January 04, 2013
style="margin: 0in 0in 0pt"> Welcome back to
the kitchen! This week’s food foray stems from a specific food craving that hit me the other night. Now, I
will readily admit that many of my food cravings fall into the comfort, junk, or certainly less than healthy
because I’m still coming down off the mad sugar and fats rush of the holiday season, I am craving some green
things. Specifically I found myself wanting broccoli complimented by the bite of ginger. Something sort of Asian
was tickling at my imaginary palette, with promises of a quick, easy, healthy, tasty, and ethnic meal.
style="margin: 0in 0in 0pt"> Now, we’ve
certainly done stir fry dishes in the past. And I’m sure we will do them again. This is because I love Asian
flavors, and I love quick yet elegant one dish meals. But instead of the general throw everything you’ve got
into the wok kind of stir frys I’ve done in the past, the more I thought about this meal the more I wanted
to recreate the classic Chinese American dish of chicken and broccoli, which along with egg foo yung was my
favorite Chinese food dish as a kid.
a simple dish without too many exotic ingredients. Of course, you can add whatever additional veggies you want,
complimented by a sweet, tangy, savory and garlicky brown sauce. I particularly like how the sauce clings to the
broccoli flourettes and oozes out all that delicious flavor when you bite in.
any will do (or none if you prefer, we actually tend to eat far more protein each day than we actually need). For
a very healthy dish, go fully veggie and use some tofu for the protein. Skinless white meat chicken and most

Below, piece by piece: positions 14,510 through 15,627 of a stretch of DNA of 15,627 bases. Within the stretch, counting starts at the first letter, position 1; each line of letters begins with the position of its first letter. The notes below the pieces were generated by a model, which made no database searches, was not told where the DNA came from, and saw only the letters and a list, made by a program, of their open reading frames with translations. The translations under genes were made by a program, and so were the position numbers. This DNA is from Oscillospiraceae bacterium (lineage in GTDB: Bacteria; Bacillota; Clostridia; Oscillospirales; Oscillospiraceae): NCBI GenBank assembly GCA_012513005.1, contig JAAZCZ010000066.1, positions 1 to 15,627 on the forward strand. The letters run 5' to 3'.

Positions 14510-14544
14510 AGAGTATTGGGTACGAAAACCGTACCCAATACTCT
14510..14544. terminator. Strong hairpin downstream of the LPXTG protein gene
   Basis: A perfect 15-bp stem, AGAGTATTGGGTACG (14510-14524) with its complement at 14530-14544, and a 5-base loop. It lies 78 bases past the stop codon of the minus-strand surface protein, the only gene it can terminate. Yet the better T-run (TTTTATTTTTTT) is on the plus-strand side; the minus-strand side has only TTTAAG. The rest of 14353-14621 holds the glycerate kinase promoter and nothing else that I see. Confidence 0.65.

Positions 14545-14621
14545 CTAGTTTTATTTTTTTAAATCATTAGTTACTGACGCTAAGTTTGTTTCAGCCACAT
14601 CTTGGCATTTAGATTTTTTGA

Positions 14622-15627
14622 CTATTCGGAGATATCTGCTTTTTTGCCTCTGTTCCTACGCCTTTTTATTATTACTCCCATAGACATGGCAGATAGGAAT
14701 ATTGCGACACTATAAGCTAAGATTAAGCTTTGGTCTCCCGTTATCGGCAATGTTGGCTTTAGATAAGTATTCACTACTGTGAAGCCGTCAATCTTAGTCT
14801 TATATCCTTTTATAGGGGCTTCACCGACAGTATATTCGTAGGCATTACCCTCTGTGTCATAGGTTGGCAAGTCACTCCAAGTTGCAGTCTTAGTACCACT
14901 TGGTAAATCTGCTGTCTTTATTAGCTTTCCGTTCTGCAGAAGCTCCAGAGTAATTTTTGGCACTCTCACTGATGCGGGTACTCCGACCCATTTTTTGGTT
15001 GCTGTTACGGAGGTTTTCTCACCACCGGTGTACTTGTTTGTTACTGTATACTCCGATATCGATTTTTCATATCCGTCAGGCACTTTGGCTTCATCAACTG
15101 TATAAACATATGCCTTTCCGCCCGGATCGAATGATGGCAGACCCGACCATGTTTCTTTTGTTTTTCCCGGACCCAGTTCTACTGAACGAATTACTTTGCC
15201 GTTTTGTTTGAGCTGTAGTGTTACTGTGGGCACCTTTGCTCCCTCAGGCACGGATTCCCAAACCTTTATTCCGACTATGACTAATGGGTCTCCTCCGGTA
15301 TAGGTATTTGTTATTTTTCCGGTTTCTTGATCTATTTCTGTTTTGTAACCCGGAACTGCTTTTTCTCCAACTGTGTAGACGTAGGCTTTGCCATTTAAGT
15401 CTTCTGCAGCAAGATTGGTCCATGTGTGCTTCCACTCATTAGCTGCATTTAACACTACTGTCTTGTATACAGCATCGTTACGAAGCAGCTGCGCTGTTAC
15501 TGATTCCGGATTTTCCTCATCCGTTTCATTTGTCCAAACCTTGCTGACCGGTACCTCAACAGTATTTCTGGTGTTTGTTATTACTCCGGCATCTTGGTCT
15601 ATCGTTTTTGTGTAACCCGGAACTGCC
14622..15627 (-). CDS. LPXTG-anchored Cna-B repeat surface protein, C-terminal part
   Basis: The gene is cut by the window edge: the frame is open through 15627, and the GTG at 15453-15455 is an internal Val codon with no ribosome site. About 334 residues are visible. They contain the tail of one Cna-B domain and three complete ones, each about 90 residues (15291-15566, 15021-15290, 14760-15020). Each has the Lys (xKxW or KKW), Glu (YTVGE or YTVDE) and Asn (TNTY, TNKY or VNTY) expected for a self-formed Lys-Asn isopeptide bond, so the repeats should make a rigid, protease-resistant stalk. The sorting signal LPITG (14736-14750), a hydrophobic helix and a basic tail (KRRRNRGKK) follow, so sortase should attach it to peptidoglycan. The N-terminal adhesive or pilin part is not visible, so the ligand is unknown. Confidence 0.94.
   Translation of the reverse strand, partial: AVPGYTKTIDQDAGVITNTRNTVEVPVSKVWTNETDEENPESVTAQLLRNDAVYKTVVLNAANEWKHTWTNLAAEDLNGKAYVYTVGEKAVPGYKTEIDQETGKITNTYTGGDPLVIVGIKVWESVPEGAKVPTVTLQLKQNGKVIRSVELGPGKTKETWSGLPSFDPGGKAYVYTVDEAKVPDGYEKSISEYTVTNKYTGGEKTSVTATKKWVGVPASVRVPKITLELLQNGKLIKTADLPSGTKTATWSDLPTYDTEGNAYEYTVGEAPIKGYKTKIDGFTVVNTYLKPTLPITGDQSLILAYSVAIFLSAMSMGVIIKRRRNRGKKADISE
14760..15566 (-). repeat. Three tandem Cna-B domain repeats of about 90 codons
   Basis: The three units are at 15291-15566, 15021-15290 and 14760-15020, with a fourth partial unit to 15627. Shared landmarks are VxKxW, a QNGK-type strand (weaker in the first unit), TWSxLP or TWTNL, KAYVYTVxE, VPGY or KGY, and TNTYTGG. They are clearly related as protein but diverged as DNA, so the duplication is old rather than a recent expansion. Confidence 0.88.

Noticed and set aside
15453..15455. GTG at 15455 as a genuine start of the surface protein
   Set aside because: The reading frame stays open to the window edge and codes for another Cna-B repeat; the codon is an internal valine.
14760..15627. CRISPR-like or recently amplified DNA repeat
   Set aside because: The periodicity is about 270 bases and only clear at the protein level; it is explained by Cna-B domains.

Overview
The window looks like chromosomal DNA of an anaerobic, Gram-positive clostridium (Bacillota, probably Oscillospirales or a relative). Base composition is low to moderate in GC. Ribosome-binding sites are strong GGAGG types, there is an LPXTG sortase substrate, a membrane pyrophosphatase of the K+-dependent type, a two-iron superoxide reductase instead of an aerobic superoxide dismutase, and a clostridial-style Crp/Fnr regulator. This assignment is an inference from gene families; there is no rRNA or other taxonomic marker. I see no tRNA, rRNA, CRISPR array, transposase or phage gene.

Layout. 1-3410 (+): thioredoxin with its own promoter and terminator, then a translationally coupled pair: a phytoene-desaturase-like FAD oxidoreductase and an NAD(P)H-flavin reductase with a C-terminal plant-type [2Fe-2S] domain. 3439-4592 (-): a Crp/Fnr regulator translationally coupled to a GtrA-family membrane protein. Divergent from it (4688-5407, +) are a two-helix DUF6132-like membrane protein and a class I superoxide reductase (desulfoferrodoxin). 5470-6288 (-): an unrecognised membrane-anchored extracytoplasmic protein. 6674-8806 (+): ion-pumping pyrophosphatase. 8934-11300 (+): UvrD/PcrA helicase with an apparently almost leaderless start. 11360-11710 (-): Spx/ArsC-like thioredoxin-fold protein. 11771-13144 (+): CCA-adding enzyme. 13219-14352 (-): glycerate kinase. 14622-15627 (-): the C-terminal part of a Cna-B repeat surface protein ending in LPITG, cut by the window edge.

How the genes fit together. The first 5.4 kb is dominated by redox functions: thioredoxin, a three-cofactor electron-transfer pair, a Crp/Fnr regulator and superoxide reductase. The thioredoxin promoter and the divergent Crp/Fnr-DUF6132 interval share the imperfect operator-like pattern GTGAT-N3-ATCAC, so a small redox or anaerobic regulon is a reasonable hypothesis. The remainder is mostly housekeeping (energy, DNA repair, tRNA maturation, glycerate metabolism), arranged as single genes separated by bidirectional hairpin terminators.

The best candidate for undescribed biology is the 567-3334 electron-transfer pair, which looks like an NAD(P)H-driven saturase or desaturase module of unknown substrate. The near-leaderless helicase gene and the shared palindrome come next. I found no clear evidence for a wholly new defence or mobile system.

seafoods are nice and healthy (although sadly, some things like shrimp have a deceptively high amount of
cholesterol). Pork can also be fairly lean and delicious, and beef and broccoli is another Chinese classic that is
delicious but probably less healthy than those other options.
a bit as I work towards a healthier new year, so I’m going to use lean chicken breast and fill up on plenty
of vegetables. I will also try to use a bit less oil than some traditional recipes call for. And finally, I will
serve my Chinese chicken and broccoli over whole grain brown rice instead of white, which is better for you on a
number of levels.
approximately copy that yummy Chinese takeout flavor. But, surprisingly, a wok is not actually one of them.
America’s Test Kitchen, an organization I very much respect, recommends against using a wok at home. This is
because the rounded bottom of the wok is meant to sit on top of thousand degree flames that lick up the sides of
the pan and cook everything incredibly quickly.
easily achievable at home, although I have heard of people frying a wok perched atop a blazing charcoal chimney.
That might work, but it also strikes me as kind of precarious and dangerous. Instead, I’m going to take the
test kitchen recommendation and use my largest flat bottom non-stick pan, because unlike the wok a larger part of
the surface will be in contact with the hot burner, and things will cook more evenly and quickly. Hopefully this
way we can avoid the pitfalls of a soggy stir fry.
Chinese take out is actually a spoonful or two of humble cornstarch. This is not a particularly sexy ingredient,
but it is critical. You see, the cornstarch thickens the sauce and allows it to stick to the chicken and broccoli.
It also adds a certain amount of slipperiness that might sound gross, but is a big part of Chinese-American